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Spokane, Washington  Est. May 19, 1883

East Valley School District Director 3

Election Results

Candidate Votes Pct
Justin Voelker 2,001 60.75%
Heidi Gillingham 1,911 48.85%

* Race percentages are calculated with data from the Secretary of State's Office, which omits write-in votes from its calculations when there are too few to affect the outcome. The Spokane County Auditor's Office may have slightly different percentages than are reflected here because its figures include any write-in votes.

About The Race

This school district which covers an area in Spokane Valley north of I-90 and east to the state line has three contested seats this year. Since 2010, the district has seen a change to a K-8 teaching model which eliminated the district’s two middle schools. Supporters believe the plan will give students more opportunities academically, athletically and socially, while opponents of the plan believe the district doesn’t have the infrastructure to support more students in each building. The position pays a stipend of $50 per meeting, with a maximum of $4,800 per year.

The Candidates

Justin Voelker

Spokane Valley, Washington

Education: Graduated from La Grande High School in La Grande, Oregon, in 1993. Earned a bachelor's degree in accounting from Eastern Oregon University in 1997. Earned a master's degree in health care management from the University of Phoenix in 2005.

Political experience: Elected to East Valley School District School Board in 2013 and 2017. 

Work experience: Serves as the chief financial officer at MultiCare Valley Hospital.

Family: Married; has two children.

Heidi Gillingham

Spokane Valley, WA
Community Volunteer

Currently a board member in district 3.

Complete Coverage

Bond set for substitute teacher Deryan, charged in alleged assaults at Trent Elementary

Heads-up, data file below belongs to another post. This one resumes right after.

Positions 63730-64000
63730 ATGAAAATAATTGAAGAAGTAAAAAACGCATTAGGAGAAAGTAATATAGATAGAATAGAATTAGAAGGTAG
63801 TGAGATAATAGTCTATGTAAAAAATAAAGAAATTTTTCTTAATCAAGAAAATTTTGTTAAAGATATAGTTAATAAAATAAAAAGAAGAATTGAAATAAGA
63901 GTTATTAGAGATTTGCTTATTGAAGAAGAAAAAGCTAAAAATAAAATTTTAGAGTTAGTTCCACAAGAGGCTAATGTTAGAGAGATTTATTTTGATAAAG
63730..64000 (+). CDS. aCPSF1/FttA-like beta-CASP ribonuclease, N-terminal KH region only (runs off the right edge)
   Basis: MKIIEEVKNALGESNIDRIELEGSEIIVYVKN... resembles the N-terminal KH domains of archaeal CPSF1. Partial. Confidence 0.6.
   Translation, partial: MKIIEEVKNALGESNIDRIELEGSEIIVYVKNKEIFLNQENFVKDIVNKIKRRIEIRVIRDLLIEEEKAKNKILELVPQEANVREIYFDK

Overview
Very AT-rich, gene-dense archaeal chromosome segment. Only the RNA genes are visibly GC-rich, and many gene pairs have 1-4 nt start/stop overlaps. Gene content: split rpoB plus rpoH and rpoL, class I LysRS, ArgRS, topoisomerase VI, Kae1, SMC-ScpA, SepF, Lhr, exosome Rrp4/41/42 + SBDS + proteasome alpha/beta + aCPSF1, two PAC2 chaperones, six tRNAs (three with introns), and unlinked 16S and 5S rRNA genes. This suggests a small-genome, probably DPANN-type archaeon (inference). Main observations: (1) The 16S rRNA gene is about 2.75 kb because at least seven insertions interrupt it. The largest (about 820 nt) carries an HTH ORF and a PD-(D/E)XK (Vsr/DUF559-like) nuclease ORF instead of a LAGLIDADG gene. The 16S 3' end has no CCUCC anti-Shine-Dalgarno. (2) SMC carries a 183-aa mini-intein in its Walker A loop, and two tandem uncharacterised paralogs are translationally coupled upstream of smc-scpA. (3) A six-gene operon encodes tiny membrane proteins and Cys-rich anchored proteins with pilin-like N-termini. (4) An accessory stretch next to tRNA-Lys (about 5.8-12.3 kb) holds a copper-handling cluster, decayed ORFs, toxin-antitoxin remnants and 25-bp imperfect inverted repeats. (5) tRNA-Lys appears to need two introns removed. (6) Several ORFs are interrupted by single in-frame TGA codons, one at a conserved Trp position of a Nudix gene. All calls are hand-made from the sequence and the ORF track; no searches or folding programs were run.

A cash bond of $20,000 was set Friday for a substitute teacher accused of assaulting several sixth-grade students at Trent Elementary School on Thursday. Matthew C. Deryan, 46, has also been barred from returning to the East Valley school and from consuming alcohol. Spokane County Superior Court Judge Greg Sypolt said he was concerned that Deryan was in a position of trust when the alleged assaults occurred and noted that he was arrested for driving under the influence in Kootenai County last month.

Trent Elementary teacher under investigation for inappropriate behavior

Trent Elementary School in the East Valley School District announced today that a substitute teacher is under investigation for putting his hands on students and “other inappropriate things.” A sixth-grade student went to the school office at 1:45 p.m. to report that the teacher had “lost control” and was putting his hands on students, said Assistant Superintendent Tom Gresch. “Our principal immediately went down there and removed the teacher,” Gresch said.

Spokane Valley 2nd grader brought knife to school

SPOKANE VALLEY — A Spokane Valley student was removed from school Tuesday after allegedly threatening other students with a knife. She’s a second-grader.

Substitute teachers shortage hits area schools

Spokane schools are in a bind over a short-term shortage of substitute teachers. A hiring binge in the wake of recent court ruling that required more state spending on basic education, such as full-day kindergarten and smaller class sizes, raided the pool of temporary help.

Spokane voters approve library tax

Spokane voters easily approved a City Charter amendment giving the police ombudsman more authority and a tax to ensure that branch libraries won’t close.

EV teacher receives Spokane’s 100th transplant

Whether it was the balloons or the lively rendition of “Happy Birthday,” it was impossible to miss the party room on the seventh floor of Providence Sacred Heart Medical Center on Wednesday morning. It was East Valley High School math teacher Roger Jamison’s birthday. Or rather, his stem cell birthday.

Data helps teachers learn about kindergartners’ abilities

Washington kindergartners are physically coordinated enough for their first year of school, but their ability to count to 20 and clearly express themselves are lagging, according to a new assessment released by the state. Early-learning advocates suspected the state’s kindergartners were entering school less than fully prepared, especially low-income and minority students. Now there’s data to back up the theory.